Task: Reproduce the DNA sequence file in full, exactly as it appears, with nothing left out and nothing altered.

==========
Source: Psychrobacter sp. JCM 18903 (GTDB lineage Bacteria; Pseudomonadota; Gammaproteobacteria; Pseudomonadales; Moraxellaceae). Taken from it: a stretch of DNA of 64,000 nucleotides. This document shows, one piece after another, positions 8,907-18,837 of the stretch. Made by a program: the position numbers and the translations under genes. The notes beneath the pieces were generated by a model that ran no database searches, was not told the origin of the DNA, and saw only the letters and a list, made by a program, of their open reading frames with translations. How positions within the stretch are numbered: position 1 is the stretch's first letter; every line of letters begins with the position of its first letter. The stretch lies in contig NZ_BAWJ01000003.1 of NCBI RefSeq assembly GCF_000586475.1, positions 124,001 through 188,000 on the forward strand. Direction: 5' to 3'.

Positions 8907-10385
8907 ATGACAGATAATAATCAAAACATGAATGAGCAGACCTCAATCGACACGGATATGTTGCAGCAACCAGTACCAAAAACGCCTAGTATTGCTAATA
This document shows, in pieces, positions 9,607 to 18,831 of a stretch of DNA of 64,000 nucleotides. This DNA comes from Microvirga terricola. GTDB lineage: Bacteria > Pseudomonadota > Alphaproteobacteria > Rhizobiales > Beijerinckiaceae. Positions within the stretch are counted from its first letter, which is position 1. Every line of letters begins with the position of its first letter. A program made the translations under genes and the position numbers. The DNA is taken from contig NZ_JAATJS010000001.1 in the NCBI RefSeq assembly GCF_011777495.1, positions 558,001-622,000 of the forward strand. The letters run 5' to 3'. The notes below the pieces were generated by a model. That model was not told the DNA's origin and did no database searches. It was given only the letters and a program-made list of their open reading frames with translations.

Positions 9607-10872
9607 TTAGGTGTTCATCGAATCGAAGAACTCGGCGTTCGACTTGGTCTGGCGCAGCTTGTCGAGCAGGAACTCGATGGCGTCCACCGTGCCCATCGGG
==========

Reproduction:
Source: Psychrobacter sp. JCM 18903 (GTDB lineage Bacteria; Pseudomonadota; Gammaproteobacteria; Pseudomonadales; Moraxellaceae). Taken from it: a stretch of DNA of 64,000 nucleotides. This document shows, one piece after another, positions 8,907-18,837 of the stretch. Made by a program: the position numbers and the translations under genes. The notes beneath the pieces were generated by a model that ran no database searches, was not told the origin of the DNA, and saw only the letters and a list, made by a program, of their open reading frames with translations. How positions within the stretch are numbered: position 1 is the stretch's first letter; every line of letters begins with the position of its first letter. The stretch lies in contig NZ_BAWJ01000003.1 of NCBI RefSeq assembly GCF_000586475.1, positions 124,001 through 188,000 on the forward strand. Direction: 5' to 3'.

Positions 8907-10385
8907 ATGACAGATAATAATCAAAACATGAATGAGCAGACCTCAATCGACACGGATATGTTGCAGCAACCAGTACCAAAAACGCCTAGTATTGCTAATA
This document shows, in pieces, positions 9,607 to 18,831 of a stretch of DNA of 64,000 nucleotides. This DNA comes from Microvirga terricola. GTDB lineage: Bacteria > Pseudomonadota > Alphaproteobacteria > Rhizobiales > Beijerinckiaceae. Positions within the stretch are counted from its first letter, which is position 1. Every line of letters begins with the position of its first letter. A program made the translations under genes and the position numbers. The DNA is taken from contig NZ_JAATJS010000001.1 in the NCBI RefSeq assembly GCF_011777495.1, positions 558,001-622,000 of the forward strand. The letters run 5' to 3'. The notes below the pieces were generated by a model. That model was not told the DNA's origin and did no database searches. It was given only the letters and a program-made list of their open reading frames with translations.

Positions 9607-10872
9607 TTAGGTGTTCATCGAATCGAAGAACTCGGCGTTCGACTTGGTCTGGCGCAGCTTGTCGAGCAGGAACTCGATGGCGTCCACCGTGCCCATCGGG